To refuse to set limits on dangerous people is not kindness, though it is often framed that way, but unkindness to the decent people who have to live near them. The City Journal article on the sidebar is a discussion about white flight from Chicago, with particular reference to the accusations of Michelle (Robinson) Obama, who grew up in a changing, white-flight neighborhood. She follows the stereotypical belief of what happened - which is not surprising, as most of us do that when we don't have time or inclination to study things further - but has its usual unfortunate, even terrifying consequences in the hands of the powerful.
Indeed, a further reason to doubt that white flight was simply, or even primarily, due to racial prejudice is that “black flight,” a more recent development, is following the same course. Examining a development “crushing South Shore and other once-stable neighborhoods on the city’s South and West Sides”—namely, the “exodus of middle-class African-American families seeking safe neighborhoods and job opportunities”—a 2017 Tribune article quoted Jennifer and Jason Parks, who once lived on the block where Michelle Robinson grew up. The Parks family’s enough-is-enough moment came in 2014, when a 20-year-old man was fatally shot on their street while walking his younger brother to school. “South Shore ranks sixth among the city’s 77 community areas for incidents where one or more people were killed over the past decade,” the Tribune reported.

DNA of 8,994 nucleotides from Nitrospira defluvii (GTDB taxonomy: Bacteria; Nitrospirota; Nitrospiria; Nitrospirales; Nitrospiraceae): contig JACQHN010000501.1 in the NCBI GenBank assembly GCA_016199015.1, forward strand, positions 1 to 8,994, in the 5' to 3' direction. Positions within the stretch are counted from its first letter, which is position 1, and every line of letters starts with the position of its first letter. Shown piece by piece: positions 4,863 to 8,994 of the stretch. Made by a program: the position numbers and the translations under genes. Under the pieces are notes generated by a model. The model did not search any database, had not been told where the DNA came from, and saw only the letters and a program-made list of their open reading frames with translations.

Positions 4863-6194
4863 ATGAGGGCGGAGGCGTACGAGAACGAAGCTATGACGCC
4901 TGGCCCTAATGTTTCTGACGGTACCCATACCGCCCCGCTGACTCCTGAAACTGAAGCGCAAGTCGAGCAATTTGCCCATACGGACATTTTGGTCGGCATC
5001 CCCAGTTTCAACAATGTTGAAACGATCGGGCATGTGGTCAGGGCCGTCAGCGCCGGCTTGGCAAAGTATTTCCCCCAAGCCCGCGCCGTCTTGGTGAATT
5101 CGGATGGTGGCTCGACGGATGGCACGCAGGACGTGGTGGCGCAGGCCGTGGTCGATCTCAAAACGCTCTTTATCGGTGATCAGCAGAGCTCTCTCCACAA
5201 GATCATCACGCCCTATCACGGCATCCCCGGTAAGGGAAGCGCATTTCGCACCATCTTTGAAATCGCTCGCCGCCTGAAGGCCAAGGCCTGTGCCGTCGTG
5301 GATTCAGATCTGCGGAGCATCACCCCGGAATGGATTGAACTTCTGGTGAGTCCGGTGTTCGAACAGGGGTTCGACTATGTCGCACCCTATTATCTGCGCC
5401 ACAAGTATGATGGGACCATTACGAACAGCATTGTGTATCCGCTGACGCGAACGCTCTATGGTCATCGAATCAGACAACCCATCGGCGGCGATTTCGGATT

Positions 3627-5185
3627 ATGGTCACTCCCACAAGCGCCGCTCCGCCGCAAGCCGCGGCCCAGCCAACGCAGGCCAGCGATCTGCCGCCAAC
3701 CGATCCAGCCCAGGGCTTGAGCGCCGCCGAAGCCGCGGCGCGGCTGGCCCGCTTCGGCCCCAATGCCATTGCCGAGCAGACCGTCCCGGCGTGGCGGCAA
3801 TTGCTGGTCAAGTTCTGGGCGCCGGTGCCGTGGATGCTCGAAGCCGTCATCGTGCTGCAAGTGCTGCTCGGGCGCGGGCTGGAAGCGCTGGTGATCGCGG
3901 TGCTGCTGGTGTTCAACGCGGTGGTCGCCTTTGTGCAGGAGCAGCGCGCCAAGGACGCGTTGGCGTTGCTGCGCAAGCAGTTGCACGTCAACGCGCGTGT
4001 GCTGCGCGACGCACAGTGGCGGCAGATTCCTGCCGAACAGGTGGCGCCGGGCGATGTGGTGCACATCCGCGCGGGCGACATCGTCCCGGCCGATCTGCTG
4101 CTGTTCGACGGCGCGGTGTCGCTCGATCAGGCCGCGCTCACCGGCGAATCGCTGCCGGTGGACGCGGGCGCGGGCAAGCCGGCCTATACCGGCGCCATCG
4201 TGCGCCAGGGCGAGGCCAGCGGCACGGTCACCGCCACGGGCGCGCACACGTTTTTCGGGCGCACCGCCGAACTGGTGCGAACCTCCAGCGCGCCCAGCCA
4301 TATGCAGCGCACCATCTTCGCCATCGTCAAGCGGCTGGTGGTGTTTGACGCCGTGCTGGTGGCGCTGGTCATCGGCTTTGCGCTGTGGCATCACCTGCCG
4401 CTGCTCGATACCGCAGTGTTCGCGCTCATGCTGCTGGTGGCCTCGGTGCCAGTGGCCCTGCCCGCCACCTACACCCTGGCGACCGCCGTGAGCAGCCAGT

Detroit neighborhoods are also mentioned, as well as the "urban cores" in general.